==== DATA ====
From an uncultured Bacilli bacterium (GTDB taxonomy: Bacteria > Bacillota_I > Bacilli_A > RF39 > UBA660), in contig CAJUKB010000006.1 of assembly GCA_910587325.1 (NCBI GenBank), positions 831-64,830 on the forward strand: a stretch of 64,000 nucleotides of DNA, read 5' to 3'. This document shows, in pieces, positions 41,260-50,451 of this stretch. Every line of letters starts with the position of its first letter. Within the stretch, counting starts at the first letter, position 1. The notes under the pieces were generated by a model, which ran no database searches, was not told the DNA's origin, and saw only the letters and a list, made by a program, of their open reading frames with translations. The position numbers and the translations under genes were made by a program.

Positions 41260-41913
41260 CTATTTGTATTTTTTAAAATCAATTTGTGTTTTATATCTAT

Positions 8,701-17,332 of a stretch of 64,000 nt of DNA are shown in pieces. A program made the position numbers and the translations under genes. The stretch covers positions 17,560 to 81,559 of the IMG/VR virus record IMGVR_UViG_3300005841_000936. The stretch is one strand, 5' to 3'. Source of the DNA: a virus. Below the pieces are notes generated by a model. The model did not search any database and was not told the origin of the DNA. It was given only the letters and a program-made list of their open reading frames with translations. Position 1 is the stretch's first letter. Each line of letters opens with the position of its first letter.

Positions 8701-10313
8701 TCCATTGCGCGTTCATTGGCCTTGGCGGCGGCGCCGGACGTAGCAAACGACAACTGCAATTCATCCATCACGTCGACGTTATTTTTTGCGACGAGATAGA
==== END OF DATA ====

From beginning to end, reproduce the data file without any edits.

From an uncultured Bacilli bacterium (GTDB taxonomy: Bacteria > Bacillota_I > Bacilli_A > RF39 > UBA660), in contig CAJUKB010000006.1 of assembly GCA_910587325.1 (NCBI GenBank), positions 831-64,830 on the forward strand: a stretch of 64,000 nucleotides of DNA, read 5' to 3'. This document shows, in pieces, positions 41,260-50,451 of this stretch. Every line of letters starts with the position of its first letter. Within the stretch, counting starts at the first letter, position 1. The notes under the pieces were generated by a model, which ran no database searches, was not told the DNA's origin, and saw only the letters and a list, made by a program, of their open reading frames with translations. The position numbers and the translations under genes were made by a program.

Positions 41260-41913
41260 CTATTTGTATTTTTTAAAATCAATTTGTGTTTTATATCTAT

Positions 8,701-17,332 of a stretch of 64,000 nt of DNA are shown in pieces. A program made the position numbers and the translations under genes. The stretch covers positions 17,560 to 81,559 of the IMG/VR virus record IMGVR_UViG_3300005841_000936. The stretch is one strand, 5' to 3'. Source of the DNA: a virus. Below the pieces are notes generated by a model. The model did not search any database and was not told the origin of the DNA. It was given only the letters and a program-made list of their open reading frames with translations. Position 1 is the stretch's first letter. Each line of letters opens with the position of its first letter.

Positions 8701-10313
8701 TCCATTGCGCGTTCATTGGCCTTGGCGGCGGCGCCGGACGTAGCAAACGACAACTGCAATTCATCCATCACGTCGACGTTATTTTTTGCGACGAGATAGA